This case applied some of the principles in the recent High Court case of Maylin v Dacorum Sports Trust t/a XC Sportspace [2017] EWHC 387 (QB), where it was held that participants accepted the risks when carrying out sporting activities, which posed obvious and inherent dangers.

In this case, the court took a common sense approach by not wanting to place too onerous obligations on sports and activity providers to carry out every possible step to protect participants against every possible risk, especially in circumstances where these risks could be considered obvious.

This case may have been dealt with differently, had the defendant failed to use signage or provide warnings to riders in respect of the nature and difficulty level of the trail. Also, it should be noted that the trail was not seen to be in a state of disrepair but had there been a specific defect that had caused the accident, then liability could have possibly attached, if the defendant had or ought to have been on notice of the defect but failed to repair it.

It is recommended that sports and leisure operators have records of maintenance and inspection in relation to the facilities, equipment, courses etc. that are used by members of the public. Also suitable supervision, guidance and signage should be put in place to assist with minimising the number of accidents and to assist with defending these types of claims.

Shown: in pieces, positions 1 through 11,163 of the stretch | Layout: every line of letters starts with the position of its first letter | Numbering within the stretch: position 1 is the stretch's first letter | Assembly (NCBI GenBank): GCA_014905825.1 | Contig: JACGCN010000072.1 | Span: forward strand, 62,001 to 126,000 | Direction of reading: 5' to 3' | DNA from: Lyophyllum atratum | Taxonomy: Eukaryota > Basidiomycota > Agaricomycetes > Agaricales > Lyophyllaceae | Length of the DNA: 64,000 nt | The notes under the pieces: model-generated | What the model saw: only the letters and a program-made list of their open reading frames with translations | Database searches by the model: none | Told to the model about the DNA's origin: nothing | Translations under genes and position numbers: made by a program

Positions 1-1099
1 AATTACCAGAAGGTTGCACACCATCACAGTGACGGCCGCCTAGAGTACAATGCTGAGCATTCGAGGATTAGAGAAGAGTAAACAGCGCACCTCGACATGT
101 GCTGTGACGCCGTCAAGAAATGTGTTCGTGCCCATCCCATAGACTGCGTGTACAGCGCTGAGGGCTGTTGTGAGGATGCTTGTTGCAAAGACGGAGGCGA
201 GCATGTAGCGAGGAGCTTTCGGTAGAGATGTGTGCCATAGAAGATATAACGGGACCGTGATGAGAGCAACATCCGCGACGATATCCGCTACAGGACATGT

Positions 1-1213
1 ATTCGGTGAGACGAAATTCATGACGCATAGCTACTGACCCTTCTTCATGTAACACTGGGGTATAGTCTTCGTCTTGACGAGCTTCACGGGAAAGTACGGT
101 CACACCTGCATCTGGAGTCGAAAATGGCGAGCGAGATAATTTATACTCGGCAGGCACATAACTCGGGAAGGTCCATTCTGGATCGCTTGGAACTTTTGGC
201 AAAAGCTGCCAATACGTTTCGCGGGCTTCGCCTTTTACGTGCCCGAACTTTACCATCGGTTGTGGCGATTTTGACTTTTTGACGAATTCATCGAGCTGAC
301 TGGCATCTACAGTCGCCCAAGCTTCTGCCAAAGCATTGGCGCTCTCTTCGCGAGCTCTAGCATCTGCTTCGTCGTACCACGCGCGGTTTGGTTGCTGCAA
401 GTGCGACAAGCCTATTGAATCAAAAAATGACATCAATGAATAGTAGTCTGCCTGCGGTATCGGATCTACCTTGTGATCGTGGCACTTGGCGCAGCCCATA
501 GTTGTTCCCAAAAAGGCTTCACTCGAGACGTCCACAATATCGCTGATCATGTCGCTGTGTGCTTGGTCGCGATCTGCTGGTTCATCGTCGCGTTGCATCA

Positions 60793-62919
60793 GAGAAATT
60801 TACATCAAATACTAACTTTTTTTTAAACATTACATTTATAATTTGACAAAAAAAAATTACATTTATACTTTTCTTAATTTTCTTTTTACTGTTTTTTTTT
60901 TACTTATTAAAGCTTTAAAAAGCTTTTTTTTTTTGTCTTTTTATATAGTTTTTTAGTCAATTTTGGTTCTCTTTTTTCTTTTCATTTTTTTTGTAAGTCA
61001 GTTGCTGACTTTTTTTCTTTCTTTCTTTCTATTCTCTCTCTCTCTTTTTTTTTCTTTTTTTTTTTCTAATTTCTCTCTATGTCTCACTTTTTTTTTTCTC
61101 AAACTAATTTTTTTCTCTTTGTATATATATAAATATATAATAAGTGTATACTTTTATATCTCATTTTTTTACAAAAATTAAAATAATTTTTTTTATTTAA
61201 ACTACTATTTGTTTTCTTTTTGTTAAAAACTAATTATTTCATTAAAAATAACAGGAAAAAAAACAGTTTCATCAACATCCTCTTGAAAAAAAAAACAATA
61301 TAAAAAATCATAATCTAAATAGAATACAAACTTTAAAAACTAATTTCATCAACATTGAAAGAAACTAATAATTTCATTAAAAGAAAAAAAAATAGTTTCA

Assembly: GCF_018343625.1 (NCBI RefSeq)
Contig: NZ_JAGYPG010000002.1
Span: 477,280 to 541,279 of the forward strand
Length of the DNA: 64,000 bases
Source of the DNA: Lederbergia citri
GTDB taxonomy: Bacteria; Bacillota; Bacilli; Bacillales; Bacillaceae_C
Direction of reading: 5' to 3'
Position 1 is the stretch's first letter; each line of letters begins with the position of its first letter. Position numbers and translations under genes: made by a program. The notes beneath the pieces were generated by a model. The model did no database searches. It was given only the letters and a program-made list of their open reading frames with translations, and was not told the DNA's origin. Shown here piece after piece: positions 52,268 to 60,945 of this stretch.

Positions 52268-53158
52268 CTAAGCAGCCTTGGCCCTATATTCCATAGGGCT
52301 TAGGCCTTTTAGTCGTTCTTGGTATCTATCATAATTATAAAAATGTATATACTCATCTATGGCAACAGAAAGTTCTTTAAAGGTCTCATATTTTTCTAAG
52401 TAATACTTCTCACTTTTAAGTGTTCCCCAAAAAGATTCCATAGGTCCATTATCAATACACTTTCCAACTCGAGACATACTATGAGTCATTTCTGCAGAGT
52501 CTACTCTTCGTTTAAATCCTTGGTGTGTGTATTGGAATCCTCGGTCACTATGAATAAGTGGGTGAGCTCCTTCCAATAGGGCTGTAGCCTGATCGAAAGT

AHOEC – Association Heads Outdoor Education Centres Conference

The AIM team will be at the AHOEC Conference on 23-24th November at Brathay Hall, Ambleside and we look forward to seeing many of members and industry colleagues.

The theme this year is “Resilience” – your own, your business, your clients

Who are the speakers?

Doug Strycharczyk (AQR) – ‘Mental Toughness’

Chris Ford (Lancaster University) – Disruptive Innovation – part 2

Dr Tom Harrison (the Jubilee Centre) – Developing character

Nigel Vardy – ‘Mr Frostbite’ – will be the after dinner speaker

What workshops are there?

There will be a range of different workshops covering all aspects of the resilience theme.  Confirmed so far:

Mindfulness, Customer Care, Business continuity, Dealing with the media, mental toughness, developing character, wellbeing in the workplace, generating new business, equipment for accessible activities.

Our own James Willis will be presenting a workshop on avoiding and defending claims.

There will be plenty of networking time and also opportunities to make the most of the Lake District.  Early morning bike rides (mountain and road) are possible, and there will be guided bike opportunities on Friday afternoon.